Fraud in the time of COVID-19: Proactive steps to mitigate fraud risk

  • Date05 May, 2020
  • Location APAC

As the markets react to each update on COVID-19, a quote from Warren Buffet has seen increased circulation: “Only when the tide goes out do you see who’s been swimming naked”. The current environment has seen increasing news of corporate frauds such as TAL Education Group, iQiyi and Luckin Coffee, three US-listed Chinese firms which announced in April 2020 that they had manipulated their financial results.[1] In Singapore, oil trader Hin Leong admitted the same month that it failed to declare USD 800 million in forex losses and had secretly sold inventory intended as collateral for banking loans.[2]

In addition to hastening the discovery of existing frauds, the inevitable contracting of the economy can exacerbate pressures on existing or would be fraudsters. The Fraud Triangle is a common framework used to explain a fraudster’s reasoning, identifying opportunity, rationalization and pressure (financial or otherwise) as key drivers of fraud. As economies suffer under lockdowns, these pressures will inevitably increase. Existing fraudsters may find it harder to cover up fraud losses or face increased pressure to escalate their fraudulent behaviour. In addition, as companies move to remote work arrangements, the required adjustments to processes may provide additional opportunities for fraud.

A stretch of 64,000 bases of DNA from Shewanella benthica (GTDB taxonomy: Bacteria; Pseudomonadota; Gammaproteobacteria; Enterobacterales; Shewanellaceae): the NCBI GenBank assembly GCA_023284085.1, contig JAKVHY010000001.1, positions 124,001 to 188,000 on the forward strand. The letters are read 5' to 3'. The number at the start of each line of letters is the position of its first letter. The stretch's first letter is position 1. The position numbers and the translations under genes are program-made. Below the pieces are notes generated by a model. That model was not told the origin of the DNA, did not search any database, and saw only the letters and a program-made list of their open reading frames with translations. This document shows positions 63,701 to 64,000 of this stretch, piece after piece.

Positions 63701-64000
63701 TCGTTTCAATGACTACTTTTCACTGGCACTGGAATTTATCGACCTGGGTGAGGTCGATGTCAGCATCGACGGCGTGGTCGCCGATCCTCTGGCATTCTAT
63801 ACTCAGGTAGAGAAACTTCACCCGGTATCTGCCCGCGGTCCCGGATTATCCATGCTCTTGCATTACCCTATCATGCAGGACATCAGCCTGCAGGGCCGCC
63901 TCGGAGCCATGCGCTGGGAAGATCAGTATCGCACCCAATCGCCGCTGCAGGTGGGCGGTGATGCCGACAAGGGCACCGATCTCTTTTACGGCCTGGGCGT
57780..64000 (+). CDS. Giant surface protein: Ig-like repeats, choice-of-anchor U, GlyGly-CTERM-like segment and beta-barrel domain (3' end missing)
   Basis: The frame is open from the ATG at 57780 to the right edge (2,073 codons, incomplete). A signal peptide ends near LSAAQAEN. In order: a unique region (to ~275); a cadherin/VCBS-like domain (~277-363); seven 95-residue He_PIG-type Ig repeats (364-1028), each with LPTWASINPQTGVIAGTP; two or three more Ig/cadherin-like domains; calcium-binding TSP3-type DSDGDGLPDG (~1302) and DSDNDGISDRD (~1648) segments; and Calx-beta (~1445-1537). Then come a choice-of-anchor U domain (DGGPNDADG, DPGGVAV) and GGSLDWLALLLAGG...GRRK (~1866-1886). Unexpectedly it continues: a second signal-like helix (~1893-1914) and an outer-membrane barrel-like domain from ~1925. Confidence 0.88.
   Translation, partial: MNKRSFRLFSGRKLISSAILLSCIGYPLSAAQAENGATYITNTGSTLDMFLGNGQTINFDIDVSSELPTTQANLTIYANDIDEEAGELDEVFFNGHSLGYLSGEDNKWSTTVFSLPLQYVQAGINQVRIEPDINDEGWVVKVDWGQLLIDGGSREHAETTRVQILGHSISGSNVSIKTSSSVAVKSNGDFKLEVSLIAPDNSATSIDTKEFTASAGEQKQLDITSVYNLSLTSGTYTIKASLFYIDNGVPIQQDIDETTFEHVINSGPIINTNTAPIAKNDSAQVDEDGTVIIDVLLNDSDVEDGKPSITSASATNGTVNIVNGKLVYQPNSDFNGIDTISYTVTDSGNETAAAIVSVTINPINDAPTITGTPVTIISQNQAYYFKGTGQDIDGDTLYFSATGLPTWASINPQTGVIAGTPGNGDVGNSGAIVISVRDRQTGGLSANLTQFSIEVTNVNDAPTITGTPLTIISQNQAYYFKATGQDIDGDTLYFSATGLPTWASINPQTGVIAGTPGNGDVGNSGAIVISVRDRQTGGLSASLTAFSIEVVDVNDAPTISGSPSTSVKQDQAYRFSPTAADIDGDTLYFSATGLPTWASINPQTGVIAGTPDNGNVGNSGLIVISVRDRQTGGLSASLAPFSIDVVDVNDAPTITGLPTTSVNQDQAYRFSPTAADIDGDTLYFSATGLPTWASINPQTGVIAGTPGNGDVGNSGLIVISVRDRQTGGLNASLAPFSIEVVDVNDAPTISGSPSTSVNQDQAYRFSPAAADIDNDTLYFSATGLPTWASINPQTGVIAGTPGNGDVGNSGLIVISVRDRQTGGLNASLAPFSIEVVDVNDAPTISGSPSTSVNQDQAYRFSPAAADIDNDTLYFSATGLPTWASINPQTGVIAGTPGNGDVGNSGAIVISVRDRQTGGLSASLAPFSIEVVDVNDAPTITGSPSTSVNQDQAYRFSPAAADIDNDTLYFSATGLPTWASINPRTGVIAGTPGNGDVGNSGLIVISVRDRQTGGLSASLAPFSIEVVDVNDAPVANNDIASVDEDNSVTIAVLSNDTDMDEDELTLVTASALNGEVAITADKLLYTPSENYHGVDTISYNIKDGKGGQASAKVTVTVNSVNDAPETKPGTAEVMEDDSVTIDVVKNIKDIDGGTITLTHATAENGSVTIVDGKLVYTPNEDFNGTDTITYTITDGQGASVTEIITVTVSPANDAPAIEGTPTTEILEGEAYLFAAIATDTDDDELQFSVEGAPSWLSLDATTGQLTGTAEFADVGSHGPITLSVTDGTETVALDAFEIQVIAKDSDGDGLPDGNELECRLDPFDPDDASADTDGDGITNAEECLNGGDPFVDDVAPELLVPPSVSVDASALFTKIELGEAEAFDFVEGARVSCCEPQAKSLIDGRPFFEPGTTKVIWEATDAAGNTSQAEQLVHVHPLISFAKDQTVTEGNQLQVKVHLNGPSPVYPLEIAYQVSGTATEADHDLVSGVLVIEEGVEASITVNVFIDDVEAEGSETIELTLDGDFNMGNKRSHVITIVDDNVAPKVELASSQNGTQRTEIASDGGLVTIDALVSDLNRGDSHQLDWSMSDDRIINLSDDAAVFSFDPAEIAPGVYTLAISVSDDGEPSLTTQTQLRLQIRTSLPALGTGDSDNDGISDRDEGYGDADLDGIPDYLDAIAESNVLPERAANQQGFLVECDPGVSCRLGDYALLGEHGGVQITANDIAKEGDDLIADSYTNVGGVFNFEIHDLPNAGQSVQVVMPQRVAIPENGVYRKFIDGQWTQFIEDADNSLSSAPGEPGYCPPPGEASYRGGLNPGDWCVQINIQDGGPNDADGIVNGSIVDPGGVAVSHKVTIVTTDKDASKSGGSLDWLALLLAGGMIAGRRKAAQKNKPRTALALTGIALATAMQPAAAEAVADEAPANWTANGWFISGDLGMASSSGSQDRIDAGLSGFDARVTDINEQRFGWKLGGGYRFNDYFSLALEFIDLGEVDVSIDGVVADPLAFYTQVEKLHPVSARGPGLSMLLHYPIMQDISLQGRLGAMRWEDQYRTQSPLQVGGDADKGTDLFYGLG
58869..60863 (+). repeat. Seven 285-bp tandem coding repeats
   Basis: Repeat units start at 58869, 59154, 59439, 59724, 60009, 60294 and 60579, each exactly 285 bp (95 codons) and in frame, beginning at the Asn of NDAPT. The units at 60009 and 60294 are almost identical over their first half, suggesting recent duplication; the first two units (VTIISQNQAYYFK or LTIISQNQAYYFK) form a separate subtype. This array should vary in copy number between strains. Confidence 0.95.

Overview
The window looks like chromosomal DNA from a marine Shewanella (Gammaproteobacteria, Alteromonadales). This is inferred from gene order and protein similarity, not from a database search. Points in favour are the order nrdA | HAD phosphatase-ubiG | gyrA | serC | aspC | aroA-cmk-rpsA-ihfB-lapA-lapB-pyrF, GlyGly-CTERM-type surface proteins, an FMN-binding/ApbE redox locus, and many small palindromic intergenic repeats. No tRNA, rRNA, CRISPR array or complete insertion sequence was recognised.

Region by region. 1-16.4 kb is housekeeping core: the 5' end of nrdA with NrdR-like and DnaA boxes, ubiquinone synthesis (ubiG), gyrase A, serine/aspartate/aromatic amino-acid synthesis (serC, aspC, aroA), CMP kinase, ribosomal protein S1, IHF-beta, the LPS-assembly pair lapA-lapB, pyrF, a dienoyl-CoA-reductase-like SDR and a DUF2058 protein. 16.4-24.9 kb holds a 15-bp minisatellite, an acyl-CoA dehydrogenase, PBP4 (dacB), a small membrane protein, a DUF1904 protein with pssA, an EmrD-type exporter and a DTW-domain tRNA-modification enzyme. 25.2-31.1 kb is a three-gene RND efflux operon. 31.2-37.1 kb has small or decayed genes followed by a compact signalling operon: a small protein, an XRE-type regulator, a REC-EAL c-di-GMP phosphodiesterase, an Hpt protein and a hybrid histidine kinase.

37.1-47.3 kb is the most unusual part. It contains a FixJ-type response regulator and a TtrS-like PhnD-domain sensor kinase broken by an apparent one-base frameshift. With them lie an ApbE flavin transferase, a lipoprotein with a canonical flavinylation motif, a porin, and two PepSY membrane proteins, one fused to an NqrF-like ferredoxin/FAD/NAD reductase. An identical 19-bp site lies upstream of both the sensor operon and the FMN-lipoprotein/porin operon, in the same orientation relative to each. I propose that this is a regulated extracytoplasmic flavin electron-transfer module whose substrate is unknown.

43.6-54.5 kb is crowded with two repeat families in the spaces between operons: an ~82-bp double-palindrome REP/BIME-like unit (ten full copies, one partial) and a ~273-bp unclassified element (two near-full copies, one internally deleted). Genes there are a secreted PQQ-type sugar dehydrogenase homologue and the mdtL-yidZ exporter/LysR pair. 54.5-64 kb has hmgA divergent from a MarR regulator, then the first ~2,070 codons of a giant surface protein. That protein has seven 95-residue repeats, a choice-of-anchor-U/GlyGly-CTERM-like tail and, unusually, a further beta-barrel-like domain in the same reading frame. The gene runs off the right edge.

How can companies manage heightened fraud risks in the age of COVID-19?

Increasing proactive fraud detection